A vigil is held at the crash site, where a Catholic priest gives a sermon for the victims' families and others. After the vigil, Keller is approached by Hobbs, a clairvoyant who witnessed the plane crash from the ground, and who claims to have been contacted by the spirits of the victims. Keller visits Hobbs at her home and rebuffs her, after which she attacks him and the two get into a physical altercation, in which both seem to lose control of their bodies, experiencing the untethered emotions of the victims.

Later, Hobbs is impelled to visit the home of the photographer who was killed by the train. As Hobbs observes the house from outside, the photographer's girlfriend begins developing photographs in their dark room, only to find the photographs develop into disturbing portraits of the burned crash victims. The woman, attacked by supernatural forces, is chopped to death by a large paper cutter.

Hobbs brings Keller to visit with the Catholic priest before the two decide to return to the crash site. Hobbs brings Keller inside the plane wreckage, where she seats him in the intact cockpit. Keller begins to experience regressive memories of the events leading up to the crash, which entail a passenger finding a bomb onboard the plane which subsequently detonated, causing the plane to lose control. Keller awakens from the vision and he and Hobbs flee the crash site. Tewson, one of Keller's peers investigating the crash, arrives shortly after and is stabbed to death by an unseen figure.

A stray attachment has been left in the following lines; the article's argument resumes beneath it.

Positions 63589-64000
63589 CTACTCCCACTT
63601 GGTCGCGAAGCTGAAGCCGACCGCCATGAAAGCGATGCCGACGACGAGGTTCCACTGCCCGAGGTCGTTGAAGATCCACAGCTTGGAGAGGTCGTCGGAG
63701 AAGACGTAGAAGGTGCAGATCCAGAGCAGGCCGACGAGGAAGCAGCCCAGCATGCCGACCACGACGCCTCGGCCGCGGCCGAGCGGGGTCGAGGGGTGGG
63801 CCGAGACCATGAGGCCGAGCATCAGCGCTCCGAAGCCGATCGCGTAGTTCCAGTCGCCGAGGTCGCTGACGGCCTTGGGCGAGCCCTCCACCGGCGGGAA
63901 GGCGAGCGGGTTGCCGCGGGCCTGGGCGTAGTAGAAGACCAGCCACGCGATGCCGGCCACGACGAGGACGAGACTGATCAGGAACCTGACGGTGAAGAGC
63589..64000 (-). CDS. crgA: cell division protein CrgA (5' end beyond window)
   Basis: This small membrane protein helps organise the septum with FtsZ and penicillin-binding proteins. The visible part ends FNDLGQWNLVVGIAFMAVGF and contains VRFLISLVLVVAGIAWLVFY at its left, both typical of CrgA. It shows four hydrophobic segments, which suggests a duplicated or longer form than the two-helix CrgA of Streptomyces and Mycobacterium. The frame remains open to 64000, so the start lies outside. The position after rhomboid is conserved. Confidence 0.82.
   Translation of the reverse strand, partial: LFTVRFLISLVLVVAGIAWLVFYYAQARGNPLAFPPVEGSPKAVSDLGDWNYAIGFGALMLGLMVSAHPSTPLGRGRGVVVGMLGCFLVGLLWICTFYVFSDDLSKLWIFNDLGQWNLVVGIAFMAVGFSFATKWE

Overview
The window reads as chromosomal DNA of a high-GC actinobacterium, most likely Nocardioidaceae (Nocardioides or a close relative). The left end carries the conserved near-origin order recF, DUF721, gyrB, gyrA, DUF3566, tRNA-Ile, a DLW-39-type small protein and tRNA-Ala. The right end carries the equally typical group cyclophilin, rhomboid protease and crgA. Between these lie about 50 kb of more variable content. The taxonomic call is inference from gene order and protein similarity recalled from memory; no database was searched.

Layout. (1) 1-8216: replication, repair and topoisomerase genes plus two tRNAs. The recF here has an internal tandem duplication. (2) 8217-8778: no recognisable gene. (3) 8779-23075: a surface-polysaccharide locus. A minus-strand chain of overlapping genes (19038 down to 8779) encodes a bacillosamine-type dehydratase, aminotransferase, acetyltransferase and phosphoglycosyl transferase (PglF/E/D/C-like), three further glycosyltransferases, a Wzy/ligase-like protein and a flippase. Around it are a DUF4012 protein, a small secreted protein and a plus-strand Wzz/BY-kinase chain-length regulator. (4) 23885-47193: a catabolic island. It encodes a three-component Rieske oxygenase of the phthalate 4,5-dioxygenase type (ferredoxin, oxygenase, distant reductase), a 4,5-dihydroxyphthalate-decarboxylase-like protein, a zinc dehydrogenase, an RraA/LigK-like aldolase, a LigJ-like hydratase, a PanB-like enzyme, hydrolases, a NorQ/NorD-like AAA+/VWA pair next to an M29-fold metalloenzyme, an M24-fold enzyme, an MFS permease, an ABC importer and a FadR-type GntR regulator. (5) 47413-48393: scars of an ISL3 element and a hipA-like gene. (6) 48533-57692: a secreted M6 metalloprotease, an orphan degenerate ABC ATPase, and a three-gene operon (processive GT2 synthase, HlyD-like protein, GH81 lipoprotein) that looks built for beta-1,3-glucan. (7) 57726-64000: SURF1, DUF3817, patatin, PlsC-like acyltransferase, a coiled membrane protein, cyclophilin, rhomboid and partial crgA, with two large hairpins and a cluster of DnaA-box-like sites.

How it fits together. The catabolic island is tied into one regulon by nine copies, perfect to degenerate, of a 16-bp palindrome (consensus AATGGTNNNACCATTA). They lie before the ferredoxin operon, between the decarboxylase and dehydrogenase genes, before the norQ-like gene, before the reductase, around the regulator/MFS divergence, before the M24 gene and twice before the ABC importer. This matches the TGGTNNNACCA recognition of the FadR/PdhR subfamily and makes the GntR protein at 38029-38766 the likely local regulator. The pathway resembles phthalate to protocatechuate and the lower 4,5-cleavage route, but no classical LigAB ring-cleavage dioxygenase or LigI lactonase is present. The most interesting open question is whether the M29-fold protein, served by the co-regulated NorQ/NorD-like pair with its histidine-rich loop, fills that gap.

Utilizing Hobbs's psychic impressions, Keller drives around the city as she directs him. The two arrive at an airplane hangar where Keller finds Slater, one of his peers from the airline, armed with a shotgun. Slater admits to having planted the bomb on the aircraft, hoping to kill Keller so that he could wrangle further control of the airline. Slater shows no remorse for the crime, deeming the 300 passengers as "nobodies". Moments later, the screams of the victims fill the hangar, and a large airplane propelling suddenly bursts into flames, triggering an inferno that burns both Keller and Slater to death. Hobbs watches from outside the hangar in horror as Keller stumbles out of it, engulfed in flames.